Democratic presidential candidate Elizabeth Warren announced her game-changing Universal Child Care and Early Learning Act, which will attempt to make child care affordable for every family in America. The program will offer free childcare for the lowest earners in the country while charging the rest of Americans based on a sliding scale. In her announcement, Warren framed childcare as a right, not a privilege, that the United States ought to guarantee to its citizens. “The guarantee is about what each of our children is entitled to. Not just the children of the wealthy, not just the children of the well-connected, but every one of our children is entitled to good child care.”
When my kids were little, I struggled to find good, reliable, and affordable child care. It felt like an impossible task then – and it still is for many families. That’s why I’m proposing a new plan for #UniversalChildCare. pic.twitter.com/95soeZa5wx
— Elizabeth Warren (@SenWarren) February 19, 2019
Warren’s plan would be government-funded with revenue from her proposed “wealth tax,” but it would also be a revenue generator on its own. “The proposal quickly lifts economic growth, as the stimulus created by providing financial support to lower-income and middle-class families more than offsets the negative fallout from increasing taxes on the very wealthy,” concluded an analysis. Universal childcare, theoretically, will increase the spending power of lower- and middle-income families by reducing the cost of childcare as well as allowing parents — especially mothers — to work more hours and generate more income.
Childcare in America Today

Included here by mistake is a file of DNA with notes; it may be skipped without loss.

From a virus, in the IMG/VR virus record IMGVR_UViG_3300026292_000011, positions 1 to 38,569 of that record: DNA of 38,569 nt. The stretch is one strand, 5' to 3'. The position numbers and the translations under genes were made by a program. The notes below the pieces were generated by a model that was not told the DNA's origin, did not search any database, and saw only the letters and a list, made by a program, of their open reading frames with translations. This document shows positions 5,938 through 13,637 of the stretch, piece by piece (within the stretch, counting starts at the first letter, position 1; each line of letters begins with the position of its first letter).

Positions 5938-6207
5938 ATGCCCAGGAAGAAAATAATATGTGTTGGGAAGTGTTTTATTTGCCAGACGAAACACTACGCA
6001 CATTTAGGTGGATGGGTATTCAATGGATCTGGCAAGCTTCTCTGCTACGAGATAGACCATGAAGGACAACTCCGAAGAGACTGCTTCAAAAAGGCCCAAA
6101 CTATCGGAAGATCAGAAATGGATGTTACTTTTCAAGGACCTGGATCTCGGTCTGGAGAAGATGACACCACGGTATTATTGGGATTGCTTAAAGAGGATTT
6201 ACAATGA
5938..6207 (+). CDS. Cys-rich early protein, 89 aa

Additionally, Warren will raise wages for childcare workers. Childcare workers are some of the worst paid employees in the nation. A piece in The Atlantic from several years ago reported that childcare workers are “more likely to be minorities, much more likely to be women, and less likely to have a bachelor’s or advanced degree,” and earned 23 percent less than their peers in other occupations. Ironically, childcare workers cannot afford childcare for their own children.
Low wages ultimately diminish the quality of childcare and are likely the reason why the child care industry experiences an extremely high rate of turnover at about 30 percent. “We’re seeing the lowest enrollment in our community college programs for early education. And I think it’s all attributable to low wages,” said the executive director of the North Carolina Childcare Coalition in an interview with NPR. The effect that low-quality care has upon infants and toddlers, who are in critical stages of development, is immeasurable.
The cost of childcare differ from state to state, with the higher range of annual bills hovering around $10,000 per child (if not more) and the lower end about $6,000-$7,000. The cost of child care has become so daunting that 64 percent of young Americans named it as a reason that they decided to delay or not have children, according to a New York Times survey from 2018.
A piece in the New Republic pointed out that making childcare more affordable will exacerbate the issue of accessibility to child care by increasing the load on the system, nearly doubling the amount of children enrolled in childcare programs over the next ten years. Currently, about half of American families live in a community where the number of children far outnumbers the availability of open slots in childcare facilities. Warren has suggested that offering child care providers a living wage will help expand the workforce to offset this shortage of workers.